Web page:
And neither is mine.
For Christmas, a priest friend of mine gave me the book, Forming Intentional Disciples: The Path to Knowing and Following Jesus (Sherry Weddell). I’ve only gotten through chapter 1, but I am blown away by the statistics Weddell presents.
If you are a Catholic leader, you can’t read this book without have a renewed sense of urgency to change our models and practices of church.
- Only 30% of Americans who were raised Catholic are still “practicing” – meaning they attend Mass at least once a month (pg. 24).
- Nearly half of cradle Catholics who become “unaffiliated” are gone by age 18. (pg. 33)
- Nearly 80% of cradle Catholic are gone by their early 20’s (pg. 33).
- Pew researchers found that attending CCD, youth groups, and even Catholic high schools made little or no difference in whether or not an American Catholic teen ended up staying Catholic, becoming Protestant, or leaving to become “unaffiliated” (pg. 35).
- Statistics show that children (86%) and teenagers (69%) attend Mass more regularly than adults (42%) (pg. 35).
The data suggests very clearly that our models of church ministry are not effective. Weddell suggests that, “In the twenty-first century, cultural Catholicism is dead as a retention strategy” (pg. 39).
More and more, I analyze my ministry in the church to determine if I am doing the right things. The “National Study on Youth and Religion” has already suggested that much of our efforts working with teenagers and children must be focused on parents.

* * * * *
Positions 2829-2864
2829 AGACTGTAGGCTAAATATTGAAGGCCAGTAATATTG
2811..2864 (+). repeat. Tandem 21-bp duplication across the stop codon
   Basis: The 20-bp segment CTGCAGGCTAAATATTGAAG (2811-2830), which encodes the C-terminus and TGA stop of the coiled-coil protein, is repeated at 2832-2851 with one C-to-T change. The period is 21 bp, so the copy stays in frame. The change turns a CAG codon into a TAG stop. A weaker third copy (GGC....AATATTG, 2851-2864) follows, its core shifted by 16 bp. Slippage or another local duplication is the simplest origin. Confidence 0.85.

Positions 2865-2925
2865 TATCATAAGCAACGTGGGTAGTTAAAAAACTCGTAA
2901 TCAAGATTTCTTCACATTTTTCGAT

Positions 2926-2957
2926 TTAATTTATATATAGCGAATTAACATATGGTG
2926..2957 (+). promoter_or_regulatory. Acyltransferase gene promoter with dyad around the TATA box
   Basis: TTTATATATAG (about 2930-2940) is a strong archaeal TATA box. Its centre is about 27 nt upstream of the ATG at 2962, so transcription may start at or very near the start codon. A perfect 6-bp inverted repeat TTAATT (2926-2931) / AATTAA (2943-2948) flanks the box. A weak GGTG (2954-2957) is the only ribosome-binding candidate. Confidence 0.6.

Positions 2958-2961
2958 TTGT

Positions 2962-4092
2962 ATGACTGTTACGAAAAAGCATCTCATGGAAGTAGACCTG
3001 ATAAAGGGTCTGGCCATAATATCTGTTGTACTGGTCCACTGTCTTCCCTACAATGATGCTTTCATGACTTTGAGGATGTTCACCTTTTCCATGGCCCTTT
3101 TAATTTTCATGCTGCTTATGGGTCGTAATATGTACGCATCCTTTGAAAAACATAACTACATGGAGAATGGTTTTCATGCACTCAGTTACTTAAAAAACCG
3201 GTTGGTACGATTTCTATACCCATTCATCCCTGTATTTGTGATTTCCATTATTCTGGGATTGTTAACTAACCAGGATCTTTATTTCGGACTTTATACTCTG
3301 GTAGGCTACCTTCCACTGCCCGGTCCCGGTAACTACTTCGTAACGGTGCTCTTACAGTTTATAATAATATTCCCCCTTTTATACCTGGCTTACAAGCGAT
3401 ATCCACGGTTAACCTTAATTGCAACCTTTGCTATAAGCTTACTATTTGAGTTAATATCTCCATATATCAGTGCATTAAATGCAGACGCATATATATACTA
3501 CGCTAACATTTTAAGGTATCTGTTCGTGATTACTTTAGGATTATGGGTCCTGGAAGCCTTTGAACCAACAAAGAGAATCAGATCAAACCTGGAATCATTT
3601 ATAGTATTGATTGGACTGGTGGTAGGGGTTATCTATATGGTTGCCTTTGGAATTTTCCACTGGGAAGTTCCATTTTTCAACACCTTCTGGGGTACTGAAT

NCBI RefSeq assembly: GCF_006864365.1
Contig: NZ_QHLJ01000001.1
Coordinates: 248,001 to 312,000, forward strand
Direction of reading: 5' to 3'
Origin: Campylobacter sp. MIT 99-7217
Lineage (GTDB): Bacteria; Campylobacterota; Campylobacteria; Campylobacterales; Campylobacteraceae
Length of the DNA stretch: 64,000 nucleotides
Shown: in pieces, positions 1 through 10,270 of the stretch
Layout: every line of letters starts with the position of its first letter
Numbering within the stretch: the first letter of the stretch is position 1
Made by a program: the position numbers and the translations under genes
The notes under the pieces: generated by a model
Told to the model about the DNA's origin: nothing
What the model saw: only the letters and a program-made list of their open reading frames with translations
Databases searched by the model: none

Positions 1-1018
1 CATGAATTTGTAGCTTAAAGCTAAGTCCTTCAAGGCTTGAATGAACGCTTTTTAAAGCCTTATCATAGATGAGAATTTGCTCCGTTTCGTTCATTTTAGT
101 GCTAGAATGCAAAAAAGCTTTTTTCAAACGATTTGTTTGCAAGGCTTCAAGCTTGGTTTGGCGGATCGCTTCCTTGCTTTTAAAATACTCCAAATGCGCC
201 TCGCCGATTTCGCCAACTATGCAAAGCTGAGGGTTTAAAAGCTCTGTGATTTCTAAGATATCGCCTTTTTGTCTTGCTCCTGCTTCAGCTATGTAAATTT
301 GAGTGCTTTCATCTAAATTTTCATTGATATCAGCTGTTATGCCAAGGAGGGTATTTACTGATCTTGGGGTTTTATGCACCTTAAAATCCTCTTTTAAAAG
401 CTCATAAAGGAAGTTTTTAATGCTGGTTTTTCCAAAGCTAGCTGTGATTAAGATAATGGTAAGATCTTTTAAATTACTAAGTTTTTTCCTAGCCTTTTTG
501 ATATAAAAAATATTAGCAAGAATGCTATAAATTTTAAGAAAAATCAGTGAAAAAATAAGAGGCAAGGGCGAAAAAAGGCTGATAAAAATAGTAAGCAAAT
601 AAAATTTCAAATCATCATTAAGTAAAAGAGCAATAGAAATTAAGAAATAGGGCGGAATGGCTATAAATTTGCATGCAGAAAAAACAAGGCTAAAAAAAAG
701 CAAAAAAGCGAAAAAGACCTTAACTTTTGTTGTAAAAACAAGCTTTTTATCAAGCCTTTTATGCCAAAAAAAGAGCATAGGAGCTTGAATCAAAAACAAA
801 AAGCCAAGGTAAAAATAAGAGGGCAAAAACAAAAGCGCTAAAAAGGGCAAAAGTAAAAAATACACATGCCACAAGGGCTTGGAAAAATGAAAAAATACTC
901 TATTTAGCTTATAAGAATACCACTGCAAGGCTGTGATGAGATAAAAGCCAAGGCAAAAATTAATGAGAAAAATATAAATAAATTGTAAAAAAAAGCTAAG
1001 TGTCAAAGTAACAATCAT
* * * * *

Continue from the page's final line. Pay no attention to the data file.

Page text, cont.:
But, if only 42% of adults are practicing their faith on a regular basis, then focusing just on the parents that come on to church grounds is not enough.
The key for Catholic leaders is to reach out to Catholics who are not showing their face at Mass except for maybe on Easter and Christmas. This is one piece of the New Evangelization.
Pope John Paul II said it himself: “It is possible for baptized Catholics to be still without any explicit personal attachment to Jesus Christ; they only have the capacity to believe placed within them by Baptism and the presence of the Holy Spirit.”
Weddell stated it very clearly: “The majority of Catholics in the United States are sacramentalized but not evangelized. They do not know that an explicit, personal attachment to Christ… is normative Catholicism as taught by apostles and reiterated time and time again by the popes, councils, and saints of the Church” (pg. 46).
So, what do we do now?
Question: In light of the data, what do you have to do differently in your ministry